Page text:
Some people take photographs of a stuffed animal or cutout doll when they travel—here’s Flat Stanley in Paris, here’s Flat Stanley in Argentina. I take photos of myself standing on my head.
It started as a lark. About three years ago, when I learned to stand-up paddleboard, the Jamaican watersports guys were amusing themselves by doing headstands on their boards. It planted a seed. Six months after that, I was paddling off a sailboat in Indonesia and thought I’d give it a shot—if I fell over, I’d just roll into the water, which wouldn’t hurt. (Many years of yoga have made me very comfortable standing on my head.) A companion caught a photo and suggested I put it on Facebook—another lark—and I was deluged with likes and comments.
Doing a headstand on a power boat in Antiqua.
It seemed only natural to repeat the trick on a powerboat in Antigua a few months later. Bonus: Upside down is an extremely flattering way to be photographed in a bikini—decades of gravity, reversed!
Headstand in Brazil.
Headstand in chaps and boots.
Cold weather pose in Canada.
And so my Internet meme of one began. (Despite my best efforts, I have not been able to spawn a new trend such as planking or whaling.) After a few more Facebook photos, my social media friends started asking for headstands as soon as they saw pictures of new destination on my feed. I’m a travel writer, so I’m regularly invited all over the world, and now as many invitations are to “come stand on your head in our lobby” as to come write an article (though I’m sure the article is still expected too). My upside down image has shown up on the Facebook page of a Brazilian pousada and the Twitter feed of a Tanzanian safari lodge.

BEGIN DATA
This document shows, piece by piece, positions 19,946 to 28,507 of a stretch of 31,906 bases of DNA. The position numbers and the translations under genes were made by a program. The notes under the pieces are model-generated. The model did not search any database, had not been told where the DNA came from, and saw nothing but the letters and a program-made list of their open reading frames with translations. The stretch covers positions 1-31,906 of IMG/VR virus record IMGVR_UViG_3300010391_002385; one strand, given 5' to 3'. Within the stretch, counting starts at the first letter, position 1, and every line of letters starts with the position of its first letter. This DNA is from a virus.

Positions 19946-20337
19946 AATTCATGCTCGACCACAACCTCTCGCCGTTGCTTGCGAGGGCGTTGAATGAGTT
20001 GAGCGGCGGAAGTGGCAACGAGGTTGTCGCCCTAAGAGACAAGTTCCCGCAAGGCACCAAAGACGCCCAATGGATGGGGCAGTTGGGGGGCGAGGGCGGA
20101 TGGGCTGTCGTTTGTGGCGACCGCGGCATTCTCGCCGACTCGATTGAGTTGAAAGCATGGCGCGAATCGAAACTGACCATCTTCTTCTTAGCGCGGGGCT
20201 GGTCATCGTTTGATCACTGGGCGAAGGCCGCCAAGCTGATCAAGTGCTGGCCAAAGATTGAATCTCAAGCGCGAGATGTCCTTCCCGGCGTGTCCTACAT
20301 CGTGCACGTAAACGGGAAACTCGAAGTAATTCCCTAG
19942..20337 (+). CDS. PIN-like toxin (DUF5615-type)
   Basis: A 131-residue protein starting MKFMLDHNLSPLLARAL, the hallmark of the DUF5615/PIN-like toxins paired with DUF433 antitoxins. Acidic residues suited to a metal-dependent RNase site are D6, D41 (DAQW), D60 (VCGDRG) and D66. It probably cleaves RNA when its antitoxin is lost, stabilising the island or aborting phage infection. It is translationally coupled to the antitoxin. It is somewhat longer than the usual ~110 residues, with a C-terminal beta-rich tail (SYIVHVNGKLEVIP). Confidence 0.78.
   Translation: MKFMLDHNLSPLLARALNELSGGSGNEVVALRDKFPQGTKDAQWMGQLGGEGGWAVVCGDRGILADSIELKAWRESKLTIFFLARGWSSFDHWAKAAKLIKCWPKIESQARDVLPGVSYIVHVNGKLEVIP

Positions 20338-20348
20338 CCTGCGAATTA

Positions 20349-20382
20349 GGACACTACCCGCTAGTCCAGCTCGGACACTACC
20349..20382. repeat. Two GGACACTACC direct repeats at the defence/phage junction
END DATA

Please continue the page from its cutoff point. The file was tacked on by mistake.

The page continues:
Another headstand in Brazil at sunset.
Headstand in Tuscany.
Upside down at Machu Picchu.
More than two years and four dozen headstands later—including in front of Machu Picchu, on a moving train, on a glacier, and at the summit of Kilimanjaro—I’m working harder and harder to come up with new variations. Recently I poked my legs up from the backseat of a Mini Cooper in St. Barth and squeezed myself into a Land Cruiser in Congo. But I can’t stop now. Not just because it’s expected. I want to be that girl with my feet in the clouds and my head firmly on the ground.
Ann Abel has written about 66 countries on six continents and counting. Her work has appeared in Afar, Departures, Robb Report, National Geographic Traveler, Islands, and ForbesLife, and she writes a luxury travel column for Forbes.com.